3. Providing over $650 million in the next four years to fund medical research priorities through the Medical Research Future Fund and the Biomedical Translation Fund

The Coalition’s landmark Medical Research Future Fund will provide a sustainable source of funding for important medical research, including over $400 million in the next few years, rising to $1 billion a year once fully established.

The Medical Research Future Fund creates a more coordinated and strategic way to fund medical research and address national health priorities.

It will complement existing health and medical research funding to improve health outcomes by distributing new funding in more diverse ways to support stronger partnerships between researchers, healthcare professionals, governments and the community.

The eminent members of the Australian Medical Research Advisory Board, appointed in April 2016, will set out the Strategies and Priorities to inform decisions made by the Coalition.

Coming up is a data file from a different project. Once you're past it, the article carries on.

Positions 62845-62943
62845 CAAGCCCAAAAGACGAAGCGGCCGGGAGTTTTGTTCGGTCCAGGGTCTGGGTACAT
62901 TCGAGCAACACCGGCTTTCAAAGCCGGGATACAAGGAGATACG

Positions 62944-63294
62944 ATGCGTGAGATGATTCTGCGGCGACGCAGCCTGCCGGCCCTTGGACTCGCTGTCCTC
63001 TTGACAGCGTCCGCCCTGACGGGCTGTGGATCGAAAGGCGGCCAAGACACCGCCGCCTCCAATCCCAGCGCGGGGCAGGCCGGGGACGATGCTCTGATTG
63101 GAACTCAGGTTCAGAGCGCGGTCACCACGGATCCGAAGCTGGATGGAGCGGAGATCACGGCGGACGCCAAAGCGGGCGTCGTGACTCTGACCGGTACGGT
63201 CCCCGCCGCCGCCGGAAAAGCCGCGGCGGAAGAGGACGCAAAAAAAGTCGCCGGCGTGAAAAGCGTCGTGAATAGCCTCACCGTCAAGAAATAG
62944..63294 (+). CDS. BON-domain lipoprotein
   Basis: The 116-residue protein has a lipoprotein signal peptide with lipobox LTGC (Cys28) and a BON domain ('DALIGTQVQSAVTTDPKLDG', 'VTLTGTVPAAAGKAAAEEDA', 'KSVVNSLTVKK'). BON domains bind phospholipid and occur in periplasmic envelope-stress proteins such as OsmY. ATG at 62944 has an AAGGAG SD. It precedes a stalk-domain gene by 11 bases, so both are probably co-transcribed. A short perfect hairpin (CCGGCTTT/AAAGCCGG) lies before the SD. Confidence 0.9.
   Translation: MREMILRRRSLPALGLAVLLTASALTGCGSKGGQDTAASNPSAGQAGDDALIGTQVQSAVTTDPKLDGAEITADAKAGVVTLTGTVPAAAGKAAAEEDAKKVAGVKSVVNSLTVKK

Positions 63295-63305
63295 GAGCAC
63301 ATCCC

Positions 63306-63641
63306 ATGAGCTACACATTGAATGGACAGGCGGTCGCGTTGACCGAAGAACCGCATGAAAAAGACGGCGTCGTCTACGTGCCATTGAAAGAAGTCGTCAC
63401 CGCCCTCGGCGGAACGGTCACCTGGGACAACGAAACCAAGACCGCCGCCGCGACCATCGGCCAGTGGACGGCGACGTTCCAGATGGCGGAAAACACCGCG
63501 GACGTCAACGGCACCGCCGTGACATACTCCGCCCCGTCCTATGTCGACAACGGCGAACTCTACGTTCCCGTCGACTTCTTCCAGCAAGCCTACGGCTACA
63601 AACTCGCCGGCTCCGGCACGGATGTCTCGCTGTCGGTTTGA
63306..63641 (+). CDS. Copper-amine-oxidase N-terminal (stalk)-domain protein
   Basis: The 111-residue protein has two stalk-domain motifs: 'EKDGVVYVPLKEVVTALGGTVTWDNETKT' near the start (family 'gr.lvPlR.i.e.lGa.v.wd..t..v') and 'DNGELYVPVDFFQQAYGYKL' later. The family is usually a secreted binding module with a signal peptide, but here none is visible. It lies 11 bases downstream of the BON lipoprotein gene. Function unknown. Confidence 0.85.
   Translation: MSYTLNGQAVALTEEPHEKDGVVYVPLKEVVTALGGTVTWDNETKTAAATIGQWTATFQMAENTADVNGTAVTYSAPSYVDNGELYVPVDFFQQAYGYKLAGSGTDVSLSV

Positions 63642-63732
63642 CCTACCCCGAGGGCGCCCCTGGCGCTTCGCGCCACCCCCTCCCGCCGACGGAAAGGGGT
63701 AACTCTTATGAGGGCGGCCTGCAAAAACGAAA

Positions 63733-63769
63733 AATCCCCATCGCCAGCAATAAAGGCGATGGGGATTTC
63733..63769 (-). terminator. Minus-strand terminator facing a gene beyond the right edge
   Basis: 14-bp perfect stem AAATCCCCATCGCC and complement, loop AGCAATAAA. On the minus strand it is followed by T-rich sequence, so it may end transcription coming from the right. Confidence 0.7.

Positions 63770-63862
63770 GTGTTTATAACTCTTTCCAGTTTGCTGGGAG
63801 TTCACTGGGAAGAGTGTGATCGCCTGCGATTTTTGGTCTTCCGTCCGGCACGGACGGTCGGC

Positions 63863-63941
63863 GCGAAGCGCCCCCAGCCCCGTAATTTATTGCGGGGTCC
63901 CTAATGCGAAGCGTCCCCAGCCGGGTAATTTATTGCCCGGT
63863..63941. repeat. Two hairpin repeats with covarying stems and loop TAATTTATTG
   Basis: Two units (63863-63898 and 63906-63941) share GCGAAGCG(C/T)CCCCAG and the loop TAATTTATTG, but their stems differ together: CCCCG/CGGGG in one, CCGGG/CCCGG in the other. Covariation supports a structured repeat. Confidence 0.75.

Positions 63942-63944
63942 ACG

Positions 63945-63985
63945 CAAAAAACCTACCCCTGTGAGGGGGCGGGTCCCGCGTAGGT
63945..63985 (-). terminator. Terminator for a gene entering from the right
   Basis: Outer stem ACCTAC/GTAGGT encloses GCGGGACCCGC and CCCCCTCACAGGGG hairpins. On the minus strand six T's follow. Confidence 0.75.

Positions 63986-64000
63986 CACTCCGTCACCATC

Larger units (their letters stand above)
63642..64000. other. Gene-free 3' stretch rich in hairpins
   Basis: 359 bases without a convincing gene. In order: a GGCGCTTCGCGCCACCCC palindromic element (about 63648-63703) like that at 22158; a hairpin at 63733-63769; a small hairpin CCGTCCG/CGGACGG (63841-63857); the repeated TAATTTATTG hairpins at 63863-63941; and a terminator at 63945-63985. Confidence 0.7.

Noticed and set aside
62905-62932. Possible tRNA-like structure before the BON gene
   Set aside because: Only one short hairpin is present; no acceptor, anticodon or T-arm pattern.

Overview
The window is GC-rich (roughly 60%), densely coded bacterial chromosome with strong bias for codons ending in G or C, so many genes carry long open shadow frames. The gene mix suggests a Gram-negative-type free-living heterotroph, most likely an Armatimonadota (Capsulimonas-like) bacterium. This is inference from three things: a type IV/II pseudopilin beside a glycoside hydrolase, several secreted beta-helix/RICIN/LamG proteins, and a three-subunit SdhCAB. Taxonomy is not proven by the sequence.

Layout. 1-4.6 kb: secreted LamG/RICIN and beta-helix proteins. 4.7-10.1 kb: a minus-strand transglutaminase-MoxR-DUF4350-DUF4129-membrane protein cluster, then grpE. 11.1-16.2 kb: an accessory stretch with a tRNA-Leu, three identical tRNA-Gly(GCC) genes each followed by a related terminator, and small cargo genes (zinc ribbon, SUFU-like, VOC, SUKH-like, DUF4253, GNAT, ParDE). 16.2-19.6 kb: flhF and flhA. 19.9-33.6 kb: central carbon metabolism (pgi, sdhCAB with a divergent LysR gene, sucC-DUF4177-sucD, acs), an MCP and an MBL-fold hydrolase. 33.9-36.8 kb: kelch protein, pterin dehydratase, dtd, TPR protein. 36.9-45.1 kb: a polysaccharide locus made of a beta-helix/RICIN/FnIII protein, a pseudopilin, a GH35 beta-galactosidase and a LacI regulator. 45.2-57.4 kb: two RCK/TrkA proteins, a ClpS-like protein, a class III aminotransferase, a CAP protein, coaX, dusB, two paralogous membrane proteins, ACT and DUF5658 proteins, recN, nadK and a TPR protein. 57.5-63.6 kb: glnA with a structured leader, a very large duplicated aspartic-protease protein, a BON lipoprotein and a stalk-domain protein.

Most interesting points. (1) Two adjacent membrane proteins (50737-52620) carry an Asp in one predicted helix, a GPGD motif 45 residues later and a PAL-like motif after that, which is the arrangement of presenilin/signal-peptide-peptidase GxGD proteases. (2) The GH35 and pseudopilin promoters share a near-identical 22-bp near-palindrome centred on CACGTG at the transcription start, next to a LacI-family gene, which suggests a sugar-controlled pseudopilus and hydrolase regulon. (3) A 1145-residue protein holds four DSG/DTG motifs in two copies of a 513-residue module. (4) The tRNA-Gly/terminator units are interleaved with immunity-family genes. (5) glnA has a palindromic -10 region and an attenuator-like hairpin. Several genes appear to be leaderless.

In developing these priorities the Board will consider:

  • the burden of disease on the Australian community
  • how to maximise the practical benefits from medical research to as many Australians as possible
  • how to ensure that funding under the MRFF complements and enhances other financial assistance provided for medical research

The Coalition’s $250 million Biomedical Translation Fund will leverage matched private sector investment to commercialise new Australian biomedical discoveries.

The fund, a major initiative under the Government’s National Innovation and Science Agenda, will support researchers through the often complex and expensive early commercialisation stages.